Originally Posted by zelda_pinwheel
the french writer Georges Perec wrote an entire novel in which he never used the letter "e", called La Disparition (appropriately enough, "the disappearance") ; the letter e being the most-used letter of the french language, this is quite a feat. he also wrote a book called Les revenentes in which e is the ONLY vowel used.
sometimes writing exercises can lead to some brilliant prose (see also "Exercises de style" by Raymond Queneau, in which he presents the same short story told in a multitude of different styles : sheer genius) but i agree that this particular example is not necessarily the most brilliant available.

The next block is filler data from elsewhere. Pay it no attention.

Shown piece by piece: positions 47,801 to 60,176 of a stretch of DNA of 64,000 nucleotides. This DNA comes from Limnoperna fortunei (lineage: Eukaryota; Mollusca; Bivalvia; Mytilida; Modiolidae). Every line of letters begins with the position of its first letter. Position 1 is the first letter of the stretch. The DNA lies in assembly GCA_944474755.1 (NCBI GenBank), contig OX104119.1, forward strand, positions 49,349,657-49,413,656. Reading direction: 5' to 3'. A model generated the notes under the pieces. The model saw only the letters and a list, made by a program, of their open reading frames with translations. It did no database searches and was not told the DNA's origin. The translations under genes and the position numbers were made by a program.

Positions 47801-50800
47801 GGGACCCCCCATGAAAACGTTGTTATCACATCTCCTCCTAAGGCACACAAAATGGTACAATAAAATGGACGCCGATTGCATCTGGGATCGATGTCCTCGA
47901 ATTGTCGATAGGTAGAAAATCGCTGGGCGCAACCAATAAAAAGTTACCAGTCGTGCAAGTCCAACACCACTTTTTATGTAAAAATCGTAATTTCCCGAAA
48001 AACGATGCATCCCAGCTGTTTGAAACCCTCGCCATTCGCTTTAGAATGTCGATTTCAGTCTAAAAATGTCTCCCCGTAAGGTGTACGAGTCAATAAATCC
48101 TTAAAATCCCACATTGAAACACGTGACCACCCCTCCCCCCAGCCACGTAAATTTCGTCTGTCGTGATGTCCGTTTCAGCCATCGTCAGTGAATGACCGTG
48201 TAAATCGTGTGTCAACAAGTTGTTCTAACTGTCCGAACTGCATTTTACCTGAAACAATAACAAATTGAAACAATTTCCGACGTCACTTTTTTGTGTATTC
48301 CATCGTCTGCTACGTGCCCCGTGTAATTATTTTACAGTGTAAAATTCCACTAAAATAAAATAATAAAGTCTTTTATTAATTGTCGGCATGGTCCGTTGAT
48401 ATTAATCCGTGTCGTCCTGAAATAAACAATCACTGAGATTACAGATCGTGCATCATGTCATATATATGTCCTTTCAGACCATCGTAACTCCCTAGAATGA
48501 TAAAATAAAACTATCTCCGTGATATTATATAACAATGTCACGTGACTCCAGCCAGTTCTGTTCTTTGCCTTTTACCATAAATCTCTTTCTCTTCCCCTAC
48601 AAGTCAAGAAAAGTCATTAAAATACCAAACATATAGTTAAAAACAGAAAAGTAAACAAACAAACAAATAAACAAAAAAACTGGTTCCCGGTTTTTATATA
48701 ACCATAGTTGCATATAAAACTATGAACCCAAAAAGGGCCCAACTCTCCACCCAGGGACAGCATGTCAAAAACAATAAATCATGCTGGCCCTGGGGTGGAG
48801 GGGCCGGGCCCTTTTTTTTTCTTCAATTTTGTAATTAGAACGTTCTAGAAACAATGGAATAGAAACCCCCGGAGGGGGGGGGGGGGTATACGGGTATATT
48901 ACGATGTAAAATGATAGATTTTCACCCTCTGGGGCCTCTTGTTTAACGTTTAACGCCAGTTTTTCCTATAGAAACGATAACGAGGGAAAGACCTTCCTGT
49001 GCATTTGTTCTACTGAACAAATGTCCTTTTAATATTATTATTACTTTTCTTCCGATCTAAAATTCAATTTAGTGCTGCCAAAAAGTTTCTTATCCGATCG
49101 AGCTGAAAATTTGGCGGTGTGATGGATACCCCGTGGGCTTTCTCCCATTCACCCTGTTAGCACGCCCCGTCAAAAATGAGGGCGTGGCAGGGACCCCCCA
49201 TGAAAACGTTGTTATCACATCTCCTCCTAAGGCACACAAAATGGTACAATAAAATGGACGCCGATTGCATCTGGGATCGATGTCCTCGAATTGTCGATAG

points for effort, though.
I'd heard of Perec ages ago, and been trying to remember who it was, and what the letter was, ever since the article came on Radio 4 Today's program this morning and The Better Half and I "discussed" the merits of such a thing (and then I left rapidly for work....)
They say you can't judge a book by its cover, so I guess you shouldn't do it by its vowel usage either. I'll reserve judgment until I (try to) read it. Though admittedly the sample above make me think of the software that produces gibberish English to get past spam filters, but with a stuck keyboard.